I am not cooking as much as I used to and even when I do, I will be cooking recipes which I have already blogged about or published in the cookbook.
Some recipes for home-cooking should evolve. It can involve variations or simply just improvements.
The following cooking notes can be helpful if you have been following some of these recipes in may cookbook:
Hae Mee or “Penang Prawn Noodles” (p 177)
This remains our favourite noodle recipe and as I have said, it is among some of the top noodles recipes in the world when prepared well.
I have modified my Mum’s recipe as I will normally buy pork soup bones and use it as a base. This will result in a milkier soup and I avoid using any chicken stock or granule powder. Slowly simmer the bones for at least two hours.
The rest of the ingredients remain and of course, prawns heads and shells are very important for a good Hae Mee stock. I have a few posts on Hae Mee here. Check them up. This is a great recipe to work with and feel free to improvised to suit your taste.
Assam Laksa – Kembung fish (p 179)
Kembung fish remain the fish of choice for Assam Laksa. I have grown in confidence in cooking this well. The fish carcasses are the key to a good stock. Deboning it is troublesome but with experience, you will know how to use your hands to detect and remove them. Pull the flesh gently from the tail’s end. The small bones in the middle of the fish can be tricky. If you gently break apart the flesh, the bones will be visible. Use a blender to blend the carcasses very finely. When you strain the stock later, you can remove whatever that is sieved.
Like strong tasting foods like durians, you will either love or hate this amazing bowl of Malaysian goodness. I have met some Assam Laksa lovers who are addicted to it. I can understand why.
I have a series of posts here on this wonderful recipe.
Ikan Sumbat or Chilli Fish (p 144)
I am now convinced that the best fish to use for this recipe is Kembung fish. Selar and Saba can also be used but kembung brings the taste and texture closest to how my Mum used to make. Remember to fry it gently in medium fire and let the fish gently bubble and cook away.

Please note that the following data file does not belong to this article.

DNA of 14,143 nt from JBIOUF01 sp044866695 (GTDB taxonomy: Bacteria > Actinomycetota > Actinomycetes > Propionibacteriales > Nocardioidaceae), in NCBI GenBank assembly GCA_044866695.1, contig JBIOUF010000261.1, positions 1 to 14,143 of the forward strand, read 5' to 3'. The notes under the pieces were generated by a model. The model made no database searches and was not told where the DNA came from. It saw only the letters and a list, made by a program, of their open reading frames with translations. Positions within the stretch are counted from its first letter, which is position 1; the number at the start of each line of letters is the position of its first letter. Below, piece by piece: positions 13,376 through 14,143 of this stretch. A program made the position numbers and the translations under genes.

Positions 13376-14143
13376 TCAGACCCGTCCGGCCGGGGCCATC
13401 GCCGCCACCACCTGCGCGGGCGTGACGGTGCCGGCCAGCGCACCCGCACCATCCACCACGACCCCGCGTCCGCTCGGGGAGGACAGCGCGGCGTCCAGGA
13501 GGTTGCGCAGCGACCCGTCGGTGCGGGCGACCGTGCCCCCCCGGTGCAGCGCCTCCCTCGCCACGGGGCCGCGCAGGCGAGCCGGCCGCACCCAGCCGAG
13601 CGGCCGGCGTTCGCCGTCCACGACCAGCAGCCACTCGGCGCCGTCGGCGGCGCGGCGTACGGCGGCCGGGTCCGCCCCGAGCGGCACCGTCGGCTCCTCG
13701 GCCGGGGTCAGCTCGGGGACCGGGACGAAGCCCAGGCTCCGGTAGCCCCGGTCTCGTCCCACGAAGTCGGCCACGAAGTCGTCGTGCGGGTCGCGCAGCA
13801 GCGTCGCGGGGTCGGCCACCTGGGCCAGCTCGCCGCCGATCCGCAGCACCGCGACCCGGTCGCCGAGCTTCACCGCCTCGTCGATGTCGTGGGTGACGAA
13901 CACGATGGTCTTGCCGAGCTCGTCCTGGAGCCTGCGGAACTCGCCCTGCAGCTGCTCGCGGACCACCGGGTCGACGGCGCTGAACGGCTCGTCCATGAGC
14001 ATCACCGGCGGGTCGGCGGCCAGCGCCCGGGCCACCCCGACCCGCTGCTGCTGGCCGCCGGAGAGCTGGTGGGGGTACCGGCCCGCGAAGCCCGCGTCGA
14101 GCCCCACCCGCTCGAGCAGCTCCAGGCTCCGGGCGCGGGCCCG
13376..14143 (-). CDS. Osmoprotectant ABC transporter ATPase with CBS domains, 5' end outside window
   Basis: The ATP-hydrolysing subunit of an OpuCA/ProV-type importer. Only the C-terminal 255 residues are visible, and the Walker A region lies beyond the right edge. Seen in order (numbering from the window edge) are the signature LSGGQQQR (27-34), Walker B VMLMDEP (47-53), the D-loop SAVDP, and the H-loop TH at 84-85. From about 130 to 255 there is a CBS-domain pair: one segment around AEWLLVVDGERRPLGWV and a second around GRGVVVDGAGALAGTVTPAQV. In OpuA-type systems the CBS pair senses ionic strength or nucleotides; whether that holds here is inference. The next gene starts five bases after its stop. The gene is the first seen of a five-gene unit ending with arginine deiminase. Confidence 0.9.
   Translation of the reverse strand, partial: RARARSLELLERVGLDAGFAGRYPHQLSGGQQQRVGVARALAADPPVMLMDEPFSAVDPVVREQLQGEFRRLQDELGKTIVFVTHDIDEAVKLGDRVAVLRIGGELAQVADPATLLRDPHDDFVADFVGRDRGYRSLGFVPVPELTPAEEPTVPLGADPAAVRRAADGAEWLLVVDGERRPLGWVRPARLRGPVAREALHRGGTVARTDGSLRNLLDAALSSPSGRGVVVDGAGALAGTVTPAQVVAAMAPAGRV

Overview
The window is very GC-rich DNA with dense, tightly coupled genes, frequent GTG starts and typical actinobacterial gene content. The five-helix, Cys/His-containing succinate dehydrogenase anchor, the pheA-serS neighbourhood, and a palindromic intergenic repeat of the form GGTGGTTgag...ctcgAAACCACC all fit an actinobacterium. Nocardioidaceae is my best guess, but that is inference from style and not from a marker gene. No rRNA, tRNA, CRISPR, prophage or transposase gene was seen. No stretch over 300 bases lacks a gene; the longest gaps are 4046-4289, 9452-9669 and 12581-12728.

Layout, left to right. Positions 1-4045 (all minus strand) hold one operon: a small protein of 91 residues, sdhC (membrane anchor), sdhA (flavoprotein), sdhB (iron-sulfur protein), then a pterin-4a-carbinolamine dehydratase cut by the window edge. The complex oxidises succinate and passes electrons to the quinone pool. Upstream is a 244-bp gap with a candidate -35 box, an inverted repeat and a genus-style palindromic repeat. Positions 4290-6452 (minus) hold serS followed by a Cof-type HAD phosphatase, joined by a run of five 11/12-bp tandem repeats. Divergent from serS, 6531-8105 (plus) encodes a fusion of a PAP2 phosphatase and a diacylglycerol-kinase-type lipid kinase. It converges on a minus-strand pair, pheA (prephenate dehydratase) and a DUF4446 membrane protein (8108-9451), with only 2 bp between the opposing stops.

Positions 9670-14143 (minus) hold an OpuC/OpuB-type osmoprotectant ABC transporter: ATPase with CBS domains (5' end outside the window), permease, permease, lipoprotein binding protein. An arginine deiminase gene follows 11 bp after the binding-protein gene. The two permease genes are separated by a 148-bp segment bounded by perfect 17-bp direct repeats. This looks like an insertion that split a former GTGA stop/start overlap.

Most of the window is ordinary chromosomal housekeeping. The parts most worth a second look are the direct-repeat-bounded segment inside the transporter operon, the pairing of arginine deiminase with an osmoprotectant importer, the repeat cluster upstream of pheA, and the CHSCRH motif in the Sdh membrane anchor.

I have recipe here which uses Ikan Selar. The technique remain the same.
Curry Puff (p 216)
|Frying the filling|
|Gorgeous filling – don’t stinge with the diced chicken and prawns|
Along with the Food Ministry team from my church, we made a batch of 700 puffs recently. Undoubtedly, the best way to enjoy it is to eat it while it is still warm. Don’t eat it when it is just fried unless you enjoy burning your mouth. Let it rest for half and hour.
For the filling, I was generous with the chicken and prawns. Diced it to the size of the tip of your last finger. Home-made curry puffs are amazing and 2020 should see me making them more regularly.
I have blogged the recipe here.
Nonya Curry Chicken (p 40)
If I want my curry chicken to taste like the ones my Mum made, the coriander and cumin seeds (in my book’s recipe) should not be used. If you are using curry powder, use the lighter ones which do not have the usual spices that are used for Indian curries. Don’t get me wrong. I love Indian curries. But for Nonya ones, let the herbs shine (i.e. tumeric, lemon grass). And yes, make as many variation of chicken curries as you wish. Just observe some of the basic principles of good curry making. Check out this link.
And yes, come to think of it, the recipes in the cookbook do need their own table of content list. The next cookbook will have that.